To safeguard the respondent against any loss or damage that it may suffer as a result of such a 'wrongly made' order, the applicant will be required to give a number of undertakings to the court if the search order is to be granted.

Undertakings as to damages:

The applicant must promise to compensate the respondent for any loss caused by a search order that is later found to have been inappropriate – for example, because the search order should not have been granted because there was a failure to provide full and frank disclosure – see above.

The court may require security to be given to support any such undertaking, and the duty to make full and frank disclosure – see above – extends to facts which materially affect the value of the security given for the undertaking.

Other undertakings:

Some search orders will require the applicant and/or its solicitors to give undertakings to the court in respect of the process of the search and the use of documents or goods seized.

Delay

Delay in making an application will reduce the chances of obtaining a search order. The longer the applicant has allowed the specified items to remain in the respondent's possession, the less likely the court will be convinced of the need to make such a powerful order.

Service and execution

Once the search order has been granted, it must then be served on the respondent and executed. There are very strict rules for the service and execution of search orders. Independent solicitors will be appointed by the court to act as "supervising solicitors" to serve the order and explain its terms and effect to the respondent. They will also supervise its execution. The applicant will be responsible for the fees of the supervising solicitor.

Where a search order is obtained against a number of parties, in different locations, it is essential that the order is served and executed at the same time to minimise the risk of advance warning being given and evidence being destroyed.

It is important to note that a search order does not entitle the applicant to force entry to the respondent's business premises or home. If entry is denied, however, the respondent may be in contempt of court which will result in further applications being made to the court for directions.

The execution of a search order can be laborious and time-consuming. The search cannot be carried out until the supervising solicitor has explained the order to the respondent, and allowed it sufficient time to obtain legal advice – usually up to two hours but with the potential for the supervising solicitor to allow longer. This may involve the supervising solicitor considering documents which the respondent believes may be incriminating or privileged such that the applicant is not entitled to see them.

Some searches will last more than a day and it may be necessary to arrange for surveillance of the premises being searched overnight.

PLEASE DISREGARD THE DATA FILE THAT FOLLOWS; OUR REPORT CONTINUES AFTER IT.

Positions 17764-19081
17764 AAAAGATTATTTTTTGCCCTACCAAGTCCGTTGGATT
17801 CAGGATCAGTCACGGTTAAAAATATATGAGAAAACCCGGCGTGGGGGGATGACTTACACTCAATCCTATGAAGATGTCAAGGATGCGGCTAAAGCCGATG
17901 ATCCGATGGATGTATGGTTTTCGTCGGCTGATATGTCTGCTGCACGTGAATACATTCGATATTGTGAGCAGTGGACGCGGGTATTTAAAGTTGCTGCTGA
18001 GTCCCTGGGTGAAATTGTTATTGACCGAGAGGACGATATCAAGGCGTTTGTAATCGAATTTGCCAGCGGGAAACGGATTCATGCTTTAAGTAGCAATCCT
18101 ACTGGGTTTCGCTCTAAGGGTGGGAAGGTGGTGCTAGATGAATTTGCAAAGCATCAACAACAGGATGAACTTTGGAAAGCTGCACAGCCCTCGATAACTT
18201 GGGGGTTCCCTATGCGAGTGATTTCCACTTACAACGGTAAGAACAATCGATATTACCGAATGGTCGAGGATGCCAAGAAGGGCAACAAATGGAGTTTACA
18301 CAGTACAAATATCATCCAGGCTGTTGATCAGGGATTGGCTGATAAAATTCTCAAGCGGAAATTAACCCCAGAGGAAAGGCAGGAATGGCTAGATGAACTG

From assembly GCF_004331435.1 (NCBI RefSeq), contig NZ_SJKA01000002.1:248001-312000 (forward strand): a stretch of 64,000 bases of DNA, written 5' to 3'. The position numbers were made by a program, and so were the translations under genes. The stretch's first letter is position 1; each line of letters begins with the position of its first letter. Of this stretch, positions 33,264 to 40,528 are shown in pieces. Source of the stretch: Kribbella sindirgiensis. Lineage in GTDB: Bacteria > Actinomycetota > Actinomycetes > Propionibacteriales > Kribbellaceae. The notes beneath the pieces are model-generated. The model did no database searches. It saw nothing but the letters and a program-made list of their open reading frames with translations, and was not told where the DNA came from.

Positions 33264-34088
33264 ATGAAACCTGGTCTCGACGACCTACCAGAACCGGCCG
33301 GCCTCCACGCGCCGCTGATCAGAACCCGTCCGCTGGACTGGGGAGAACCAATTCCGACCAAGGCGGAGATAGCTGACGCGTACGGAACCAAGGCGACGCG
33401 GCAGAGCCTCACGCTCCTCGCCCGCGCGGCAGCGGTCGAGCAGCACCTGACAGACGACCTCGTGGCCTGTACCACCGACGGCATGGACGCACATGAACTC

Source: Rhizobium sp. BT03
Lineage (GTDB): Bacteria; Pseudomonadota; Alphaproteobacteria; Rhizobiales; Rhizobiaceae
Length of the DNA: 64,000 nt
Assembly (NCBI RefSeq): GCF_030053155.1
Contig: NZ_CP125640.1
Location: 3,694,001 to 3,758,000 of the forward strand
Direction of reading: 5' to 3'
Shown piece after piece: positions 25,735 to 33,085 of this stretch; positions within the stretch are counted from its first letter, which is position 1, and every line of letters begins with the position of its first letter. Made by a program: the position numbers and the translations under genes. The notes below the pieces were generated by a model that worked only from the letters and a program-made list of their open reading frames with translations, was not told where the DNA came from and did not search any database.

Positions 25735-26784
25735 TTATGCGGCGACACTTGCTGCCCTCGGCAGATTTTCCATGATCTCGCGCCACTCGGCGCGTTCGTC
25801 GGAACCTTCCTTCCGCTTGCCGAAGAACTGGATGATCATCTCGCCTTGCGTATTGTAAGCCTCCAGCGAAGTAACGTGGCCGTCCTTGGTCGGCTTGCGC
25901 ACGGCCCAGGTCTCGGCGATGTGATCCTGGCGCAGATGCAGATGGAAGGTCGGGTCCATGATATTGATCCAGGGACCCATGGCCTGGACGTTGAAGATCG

The search must be carried out thoroughly, and a list must be produced by the supervising solicitor of every item seized. There are specific provisions for the inspection of computers or data to avoid damage being caused. Usually nothing can be removed from the premises until the respondent has been allowed to check the list. Documents seized must generally be copied and returned to the respondent or their solicitors within two days.

After the search the supervising solicitor must prepare a report of the execution to be delivered to the court before the second hearing, which both parties will attend. It should be expected that anything said or done in the presence of the supervising solicitor may form part of the supervising solicitor's report.

Contempt of court

A party who disobeys the terms of the search order may be guilty of contempt of court. The search order will usually contain a 'penal notice' which means that failure to obey the order could result in court proceedings and ultimately imprisonment. The applicant will need to consider its strategy with its solicitors and determine how it wants to proceed if the respondent refuses to comply with the search order.

The applicant and its solicitors may be guilty of contempt if there is a failure to comply with any one of the undertakings given to the court.

Costs

Search orders are, by their nature, urgent and time-consuming – even in clear-cut cases. Preparation, witness and document examination, service and execution and further hearings are all an essential part of a successful search order. The costs of making an application for a search order can therefore be high, although a large amount of that work will be necessary in any event for the eventual litigation.

An order for the successful party to contribute to the costs of the losing party, and vice versa, will normally be awarded to the successful party following the trial, which may be a number of months or years in the future. The successful party to litigation is usually awarded around 50%-60% of the actual costs.